This Week’s Reading: Ends 11/28/20
This Week's Portion #7
Vayetzei | ויצא | "And he went out" ወጥቶ | weTT’to [weTito]
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2. Prophets Reading
3. New Testament Reading
Portion Outline - TORAH
- Genesis 28:10 | Jacob's Dream at Bethel
- Genesis 29:1 | Jacob Meets Rachel
- Genesis 29:15 | Jacob Marries Laban's Daughters
- Genesis 30:25 | Jacob Prospers at Laban's Expense
- Genesis 31:1 | Jacob Flees with Family and Flocks
- Genesis 31:22 | Laban Overtakes Jacob
- Genesis 31:43 | Laban and Jacob Make a Covenant
Portion Outline - PROPHETS
- Hos 12:2 | The Long History of Rebellion
- Hos 13:1 | Relentless Judgment on Israel
- Hos 14:1 | A Plea for Repentance
- Hos 14:4 | Assurance of Forgiveness
Portion Study Book Download & Summary
The seventh reading from the book of Genesis is named Vayetze (ויצא), which means “and he went out.” The title comes from the first verse of the reading, which says, “And Jacob went out from Beersheba” (Genesis 28:10 KJV). This portion tells the story of Jacob’s flight from his brother Esau, his vision at Bethel, his employment with his uncle Laban and his marriage to the two sisters, Rachel and Leah. Jacob’s double marriage results in a baby-bearing contest that gives him eleven sons. At the end of the portion, Jacob leaves Laban and returns to the land of Canaan, but not before Laban tries to stop him.
The Ideal Family
Thought for the Week:
The Wrong Place: Jacob felt like he was in the wrong place and his years were being wasted. People often find themselves in jobs, careers, homes and even family arrangements that make them feel as if they are far outside of God’s plan. The story of Jacob teaches us that God might place us in such situations specifically to bless us and work out His purposes. Jacob teaches us to be faithful wherever we find ourselves and to keep committing ourselves to the care of God. Jacob’s term of service in Laban’s household resulted in the birth of the nation of Israel.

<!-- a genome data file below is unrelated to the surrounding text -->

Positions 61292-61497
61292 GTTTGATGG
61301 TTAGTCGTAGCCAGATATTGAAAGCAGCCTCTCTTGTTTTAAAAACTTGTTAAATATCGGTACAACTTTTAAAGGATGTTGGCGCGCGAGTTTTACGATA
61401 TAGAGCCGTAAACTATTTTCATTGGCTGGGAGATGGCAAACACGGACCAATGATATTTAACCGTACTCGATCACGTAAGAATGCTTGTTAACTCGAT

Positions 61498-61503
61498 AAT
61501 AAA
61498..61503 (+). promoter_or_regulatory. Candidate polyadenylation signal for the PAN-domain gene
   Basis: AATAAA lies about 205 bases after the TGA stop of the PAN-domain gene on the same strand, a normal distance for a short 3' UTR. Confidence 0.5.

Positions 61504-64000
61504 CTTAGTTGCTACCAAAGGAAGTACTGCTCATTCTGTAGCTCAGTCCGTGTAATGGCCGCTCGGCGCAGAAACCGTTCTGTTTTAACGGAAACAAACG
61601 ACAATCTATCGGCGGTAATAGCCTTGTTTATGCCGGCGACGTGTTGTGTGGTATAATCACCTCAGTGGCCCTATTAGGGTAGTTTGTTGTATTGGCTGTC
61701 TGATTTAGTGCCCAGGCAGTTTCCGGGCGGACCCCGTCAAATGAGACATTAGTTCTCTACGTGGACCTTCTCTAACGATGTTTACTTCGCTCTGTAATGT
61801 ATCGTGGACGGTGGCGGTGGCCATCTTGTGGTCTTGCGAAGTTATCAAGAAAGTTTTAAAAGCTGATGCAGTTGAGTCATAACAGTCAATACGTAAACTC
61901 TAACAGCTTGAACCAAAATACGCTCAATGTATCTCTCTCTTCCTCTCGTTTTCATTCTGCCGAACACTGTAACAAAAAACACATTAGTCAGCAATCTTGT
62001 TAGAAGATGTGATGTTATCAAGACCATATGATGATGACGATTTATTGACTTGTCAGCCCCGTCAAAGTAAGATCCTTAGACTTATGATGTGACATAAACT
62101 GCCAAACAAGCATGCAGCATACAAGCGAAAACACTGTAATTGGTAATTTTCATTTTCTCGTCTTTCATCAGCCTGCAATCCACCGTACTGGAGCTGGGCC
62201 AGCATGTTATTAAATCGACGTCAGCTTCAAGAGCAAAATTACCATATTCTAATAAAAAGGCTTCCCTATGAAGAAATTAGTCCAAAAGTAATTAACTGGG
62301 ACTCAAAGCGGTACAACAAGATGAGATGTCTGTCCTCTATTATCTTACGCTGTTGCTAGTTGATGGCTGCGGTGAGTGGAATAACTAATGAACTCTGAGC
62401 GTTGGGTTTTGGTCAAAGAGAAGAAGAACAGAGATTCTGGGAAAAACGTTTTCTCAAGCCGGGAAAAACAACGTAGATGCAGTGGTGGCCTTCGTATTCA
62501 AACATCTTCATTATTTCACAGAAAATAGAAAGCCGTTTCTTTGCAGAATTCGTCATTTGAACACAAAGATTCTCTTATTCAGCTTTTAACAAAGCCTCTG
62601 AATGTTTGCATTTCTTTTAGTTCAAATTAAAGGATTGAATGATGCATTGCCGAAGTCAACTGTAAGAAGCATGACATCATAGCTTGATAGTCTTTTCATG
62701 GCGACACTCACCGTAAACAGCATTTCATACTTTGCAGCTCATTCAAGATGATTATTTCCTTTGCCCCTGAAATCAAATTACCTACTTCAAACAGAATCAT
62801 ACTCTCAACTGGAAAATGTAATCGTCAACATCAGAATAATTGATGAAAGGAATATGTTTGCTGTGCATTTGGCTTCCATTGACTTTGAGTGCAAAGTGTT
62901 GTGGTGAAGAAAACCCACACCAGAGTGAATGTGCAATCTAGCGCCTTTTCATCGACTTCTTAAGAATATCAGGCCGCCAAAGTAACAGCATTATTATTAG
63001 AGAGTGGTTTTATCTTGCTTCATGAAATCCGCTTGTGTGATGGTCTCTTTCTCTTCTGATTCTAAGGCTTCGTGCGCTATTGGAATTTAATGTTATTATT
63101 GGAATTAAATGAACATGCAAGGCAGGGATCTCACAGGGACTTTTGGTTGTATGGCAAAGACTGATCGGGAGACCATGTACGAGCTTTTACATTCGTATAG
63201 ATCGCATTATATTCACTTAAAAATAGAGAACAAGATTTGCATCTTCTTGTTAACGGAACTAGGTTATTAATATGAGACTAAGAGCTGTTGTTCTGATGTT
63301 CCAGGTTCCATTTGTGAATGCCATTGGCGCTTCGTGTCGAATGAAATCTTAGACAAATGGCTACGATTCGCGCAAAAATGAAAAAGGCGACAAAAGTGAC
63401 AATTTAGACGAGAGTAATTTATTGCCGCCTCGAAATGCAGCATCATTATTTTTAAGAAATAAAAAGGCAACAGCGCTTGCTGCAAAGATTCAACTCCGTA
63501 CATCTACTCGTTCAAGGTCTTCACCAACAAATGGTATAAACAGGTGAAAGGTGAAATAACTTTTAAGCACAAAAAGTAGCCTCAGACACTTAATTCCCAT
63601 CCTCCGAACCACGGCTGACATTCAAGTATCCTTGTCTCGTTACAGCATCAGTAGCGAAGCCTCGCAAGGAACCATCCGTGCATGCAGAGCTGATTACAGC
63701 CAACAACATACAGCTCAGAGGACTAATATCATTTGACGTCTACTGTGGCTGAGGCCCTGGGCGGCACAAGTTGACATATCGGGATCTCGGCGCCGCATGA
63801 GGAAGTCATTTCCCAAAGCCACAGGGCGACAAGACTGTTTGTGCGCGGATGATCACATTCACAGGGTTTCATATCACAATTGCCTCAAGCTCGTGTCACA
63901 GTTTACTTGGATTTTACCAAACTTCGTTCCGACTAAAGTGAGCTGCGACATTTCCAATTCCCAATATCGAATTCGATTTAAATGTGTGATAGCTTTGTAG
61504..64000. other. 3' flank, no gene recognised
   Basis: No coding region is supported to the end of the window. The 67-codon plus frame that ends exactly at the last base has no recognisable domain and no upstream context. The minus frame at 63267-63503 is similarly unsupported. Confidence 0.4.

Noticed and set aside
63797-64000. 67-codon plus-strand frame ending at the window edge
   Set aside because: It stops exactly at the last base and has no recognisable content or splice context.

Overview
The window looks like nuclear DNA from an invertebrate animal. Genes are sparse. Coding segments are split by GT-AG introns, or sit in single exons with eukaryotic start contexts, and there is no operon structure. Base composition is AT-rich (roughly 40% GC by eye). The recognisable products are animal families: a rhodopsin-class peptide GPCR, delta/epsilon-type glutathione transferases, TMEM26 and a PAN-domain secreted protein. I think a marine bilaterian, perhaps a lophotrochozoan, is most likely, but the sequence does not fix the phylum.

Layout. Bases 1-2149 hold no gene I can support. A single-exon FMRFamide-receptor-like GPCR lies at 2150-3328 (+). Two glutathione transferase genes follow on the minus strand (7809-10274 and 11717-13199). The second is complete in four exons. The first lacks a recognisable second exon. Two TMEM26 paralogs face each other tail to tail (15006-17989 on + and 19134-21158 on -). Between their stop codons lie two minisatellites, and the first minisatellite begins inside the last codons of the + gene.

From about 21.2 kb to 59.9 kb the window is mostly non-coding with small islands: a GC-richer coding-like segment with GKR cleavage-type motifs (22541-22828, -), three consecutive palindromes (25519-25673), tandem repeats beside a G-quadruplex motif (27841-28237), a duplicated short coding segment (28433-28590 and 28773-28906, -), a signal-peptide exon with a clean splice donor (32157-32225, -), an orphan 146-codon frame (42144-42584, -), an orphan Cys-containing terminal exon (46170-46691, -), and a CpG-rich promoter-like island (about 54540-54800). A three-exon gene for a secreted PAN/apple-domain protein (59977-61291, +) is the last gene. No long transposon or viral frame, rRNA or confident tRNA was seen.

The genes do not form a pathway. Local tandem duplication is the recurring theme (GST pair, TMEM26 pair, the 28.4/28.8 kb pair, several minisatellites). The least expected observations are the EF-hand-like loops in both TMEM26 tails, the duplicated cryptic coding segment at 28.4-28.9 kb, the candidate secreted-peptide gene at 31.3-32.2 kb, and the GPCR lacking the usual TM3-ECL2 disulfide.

So Jacob went in to Rachel also, and indeed he loved Rachel more than Leah, and he served with Laban for another seven years. (Genesis 29:30)
There are few ideal families in the Bible. Jacob’s certainly wasn’t. As if it was not bad enough to have two wives, they were sisters. Being married to the same man made them bitter rivals. This made for such a dysfunctional combination that the Torah later legislates against marrying sisters (Leviticus 18:18). The sisters added to the dysfunction by offering Jacob their maidservants, Bilhah and Zilpah, as additional baby-makers in their contest to bear sons. And you thought keeping the peace with one spouse was difficult! Try having four.
Jacob’s family was far from the ideal. Yet his children were the fulfillment of the Abrahamic promise. His children were, quite literally, the “children of Israel.” This teaches us that God is able to work (and chooses to work) His purposes in less than ideal conditions. Have you ever felt like your family is an embarrassment? “If only we looked like the smiling, perfect family on the cover of the homeschool magazine,” a frustrated mother sighs. Today, broken families and second marriages are common. Obviously this is not the ideal, but God can work with even the worst of circumstances. He is the God who brings order out of chaos and shines light into darkness.
Jacob could have become bitter and complained to God, “I wanted one wife, and now I am stuck with four! How could You do this to me?” But this less-than-ideal family situation he’d landed in was God’s way of multiplying Jacob’s seed and keeping the promises made to Abraham.
Middot U’Mitzvot (Character and Deeds)
What You See Is What You Are
So the flocks mated by the rods, and the flocks brought forth striped, speckled, and spotted. (Genesis 30:39)
Jacob engaged in a little genetic-engineering experiment. He peeled sticks to make spotted, striped, speckled and dappled patterns on them and placed the peeled sticks near the water troughs during mating season. It was a common belief that a vivid sight during pregnancy or conception would leave its mark on the embryo. Therefore, if the solid-colored livestock saw the sticks while pregnant, they would give birth to striped, spotted, speckled young. It seemed to work. Jacob became exceedingly prosperous.
From our modern perspective, this incident sounds dubious, but there is a lesson to be learned here. That which we place before our eyes impacts the inner person. Jacob believed that sheep looking at striped sticks would bear striped young. That may or may not be the case, but it is certainly true that when we view things that are shocking, disturbing, immoral, violent or perverse, those images leave an impact on us. Sometime later, we give birth, as it were, through deeds, action and speech patterned after the things we have been placing before our eyes.
For example, a person who watches television regularly cannot help but absorb the culture and values expressed on the television programs. The images he sees become a permanent part of his internal being because they are imprinted on his brain. The dialogue he hears begins to write new speech patterns in his mind. This is why King David declared, “I will set no worthless thing before my eyes; I hate the work of those who fall away; it shall not fasten its grip on me. A perverse heart shall depart from me; I will know no evil” (Psalm 101:3–4).